If the dog breed has thick fur, it is best to remove all the fur surrounding the infected area before removing the tick. You may seek the help of a veterinary doctor for this purpose. The presence of tick on a dog is characterized by a brown or reddish-brown insect that is partially burrowed into the skin. Take note of the fact that you may have to spend several hours removing the ticks one by one, with the use of tweezers and through the process described for tick removal from humans (see below). Make sure you have a sealed bag in a place where you can drop each tick as you remove them with tweezers from the skin of the dog.
Video Showing How to Remove a Tick Without Pain or Tweezers
Once the entire tick has been removed, make sure you check the entire body of the dog once again, especially the top of the animal where it is safest for the ticks. Your vet will recommend the appropriate treatment and vaccination to help your dog recover quickly after infection. You may want to give your dog a thorough antiseptic bath to ensure that the tick wounds heal quickly and are protected from infection.
Tick Removal from Humans
Tick removal from humans must be conducted as soon as one detects the presence of ticks on any part of the body. In most cases, ticks usually attach themselves to the lower part of the waist (especially in any folds), and around the legs. When the tick is not removed on time, it causes rashes and itching, and this may cause your skin to become inflamed and red. The longer the tick spends on the body without removal it can trigger more complicated health issues such as hemorrhagic fever. Hemorrhagic fever is quite common in Eastern parts of Europe and Africa. Ticks can also carry spotted fever, such as African spotted fever. Ticks are also known to carry Lyme disease, which is quite common among animals reared in the woodland and forest regions.
There are several ways of removing ticks from humans. A simple home device such as fine-tip tweezers can be used. If you don’t have any tweezers, you can make use of fine pliers or something similar – just make sure that the device can grab the tick as close to the skin as possible in order to remove it. To make use of the tweezers effectively, simply use two fingers to hold the tweezers’ handle and then grip the tick, pulling it carefully upward with steady pressure. Do not jerk or twist the insect while pulling it out, as doing this may cause the mouth area of the insect to remain, eventually leading to further infection.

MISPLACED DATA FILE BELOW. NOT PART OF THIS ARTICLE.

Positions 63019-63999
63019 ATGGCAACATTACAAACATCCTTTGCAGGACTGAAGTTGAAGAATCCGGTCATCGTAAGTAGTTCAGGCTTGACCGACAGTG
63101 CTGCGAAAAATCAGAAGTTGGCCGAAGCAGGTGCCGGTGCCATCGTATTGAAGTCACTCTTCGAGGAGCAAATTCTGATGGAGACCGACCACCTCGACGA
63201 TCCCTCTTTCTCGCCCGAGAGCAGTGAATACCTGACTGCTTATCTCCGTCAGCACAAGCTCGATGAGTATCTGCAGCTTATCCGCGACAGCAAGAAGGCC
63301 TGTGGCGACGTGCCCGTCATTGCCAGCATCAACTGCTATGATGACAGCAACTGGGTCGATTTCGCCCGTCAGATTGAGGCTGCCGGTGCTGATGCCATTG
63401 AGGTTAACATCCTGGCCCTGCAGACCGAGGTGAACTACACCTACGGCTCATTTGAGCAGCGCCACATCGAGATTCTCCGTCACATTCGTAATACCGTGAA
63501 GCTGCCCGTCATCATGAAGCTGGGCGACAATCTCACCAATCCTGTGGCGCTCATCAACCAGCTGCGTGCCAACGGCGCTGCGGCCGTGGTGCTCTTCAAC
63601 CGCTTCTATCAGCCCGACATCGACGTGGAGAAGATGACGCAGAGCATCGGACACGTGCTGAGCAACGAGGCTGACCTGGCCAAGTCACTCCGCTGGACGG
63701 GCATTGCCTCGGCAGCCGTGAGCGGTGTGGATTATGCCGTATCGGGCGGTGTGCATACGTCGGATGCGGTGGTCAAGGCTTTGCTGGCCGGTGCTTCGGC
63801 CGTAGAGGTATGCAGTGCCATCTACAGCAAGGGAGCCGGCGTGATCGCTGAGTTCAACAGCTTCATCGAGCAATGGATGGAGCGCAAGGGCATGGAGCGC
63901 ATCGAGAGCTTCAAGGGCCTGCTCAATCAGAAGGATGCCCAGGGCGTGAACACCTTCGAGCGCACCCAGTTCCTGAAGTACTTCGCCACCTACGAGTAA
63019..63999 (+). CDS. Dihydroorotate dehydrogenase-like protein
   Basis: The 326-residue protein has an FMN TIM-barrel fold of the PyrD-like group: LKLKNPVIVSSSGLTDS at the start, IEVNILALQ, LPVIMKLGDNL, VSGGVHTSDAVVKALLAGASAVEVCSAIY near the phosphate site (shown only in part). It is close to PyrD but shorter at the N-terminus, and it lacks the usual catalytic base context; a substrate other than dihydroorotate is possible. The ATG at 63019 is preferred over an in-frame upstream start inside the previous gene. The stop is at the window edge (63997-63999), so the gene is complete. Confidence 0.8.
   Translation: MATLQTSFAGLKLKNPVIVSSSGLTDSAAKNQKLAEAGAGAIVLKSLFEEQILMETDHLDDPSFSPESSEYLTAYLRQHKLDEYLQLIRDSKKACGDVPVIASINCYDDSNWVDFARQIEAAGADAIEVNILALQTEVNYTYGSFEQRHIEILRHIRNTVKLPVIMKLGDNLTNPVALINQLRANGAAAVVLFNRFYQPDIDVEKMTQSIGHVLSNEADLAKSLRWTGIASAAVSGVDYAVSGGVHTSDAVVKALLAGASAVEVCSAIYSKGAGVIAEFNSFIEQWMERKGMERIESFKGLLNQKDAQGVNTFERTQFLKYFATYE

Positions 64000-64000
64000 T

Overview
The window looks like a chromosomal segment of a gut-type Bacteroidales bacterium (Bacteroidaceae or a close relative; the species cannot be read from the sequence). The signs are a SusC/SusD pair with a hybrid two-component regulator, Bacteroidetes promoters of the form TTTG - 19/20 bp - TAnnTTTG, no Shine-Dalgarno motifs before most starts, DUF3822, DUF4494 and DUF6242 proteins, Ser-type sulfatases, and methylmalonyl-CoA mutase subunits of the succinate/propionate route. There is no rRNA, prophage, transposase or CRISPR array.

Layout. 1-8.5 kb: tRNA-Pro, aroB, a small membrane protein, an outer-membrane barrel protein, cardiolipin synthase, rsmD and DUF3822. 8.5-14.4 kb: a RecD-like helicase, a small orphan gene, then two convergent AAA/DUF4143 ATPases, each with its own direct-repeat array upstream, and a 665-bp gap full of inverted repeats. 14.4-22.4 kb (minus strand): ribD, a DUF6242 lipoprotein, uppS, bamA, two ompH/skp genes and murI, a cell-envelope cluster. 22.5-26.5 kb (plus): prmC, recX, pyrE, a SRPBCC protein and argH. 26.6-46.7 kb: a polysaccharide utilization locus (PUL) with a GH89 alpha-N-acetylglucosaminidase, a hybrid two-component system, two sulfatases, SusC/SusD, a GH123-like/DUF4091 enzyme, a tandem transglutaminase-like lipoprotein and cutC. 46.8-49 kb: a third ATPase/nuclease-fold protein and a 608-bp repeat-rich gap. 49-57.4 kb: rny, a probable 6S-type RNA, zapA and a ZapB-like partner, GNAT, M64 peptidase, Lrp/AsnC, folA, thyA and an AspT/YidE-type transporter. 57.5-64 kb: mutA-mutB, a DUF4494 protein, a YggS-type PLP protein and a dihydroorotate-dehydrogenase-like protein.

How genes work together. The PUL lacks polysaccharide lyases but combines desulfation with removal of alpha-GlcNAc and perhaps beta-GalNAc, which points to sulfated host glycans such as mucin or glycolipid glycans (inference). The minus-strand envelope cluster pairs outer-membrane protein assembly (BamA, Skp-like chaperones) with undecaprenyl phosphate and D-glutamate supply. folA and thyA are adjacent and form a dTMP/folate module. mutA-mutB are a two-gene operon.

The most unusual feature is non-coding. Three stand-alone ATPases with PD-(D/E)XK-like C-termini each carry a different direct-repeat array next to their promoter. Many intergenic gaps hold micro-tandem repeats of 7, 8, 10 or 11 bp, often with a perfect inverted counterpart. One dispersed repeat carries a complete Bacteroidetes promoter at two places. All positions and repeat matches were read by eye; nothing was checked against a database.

If you don’t remove the tick completely on the first pull, you can simply use the tweezers to remove the mouth of the insect after the first pull out. Once the tick has been removed, make sure you clean the bite area with an antiseptic soap or rubbing alcohol. Likewise, you must clean your hands with clean water and rubbing alcohol. The skin will heal by itself after few hours or days, depending on the extent of the bite. You can dispose of the live tick by simply submerging it in rubbing alcohol. Do not make any attempt to crush the insect with your fingers.
Do not wait for a tick to detach itself. Once the tick has been removed, you may require follow-up treatment, especially if you develop rashes or a fever following removal. You need to see a doctor for the right treatment to combat a fever, rash or any other skin condition that may have developed.
It is much better to prevent tick bites than having to remove the insect. The first preventive method you must take is to avoid grassy and woodland areas, where ticks can easily attach themselves to animals. If such areas cannot be avoided, then you must cover your body appropriately by wearing long pants, long-sleeved shirts, and even a hat. You may even want to wear socks and tuck in your trouser legs into them. Keep in mind that it is easier to spot ticks on brightly-colored clothes; therefore, you should constantly look out for them if you have spent any length of time in woodlands and bushes.
How to Properly Remove a Tick Video
Sometimes, ticks may depend on rodents or pets to infest your home. You need to ensure that bushes and tall grasses are cleared. Likewise, you must remove wood piles and stone fences from your garden or yard. Make sure you eliminate any plant that may attract animals such as deer, raccoons or cows and make sure your pets don’t get to spend much time outdoors.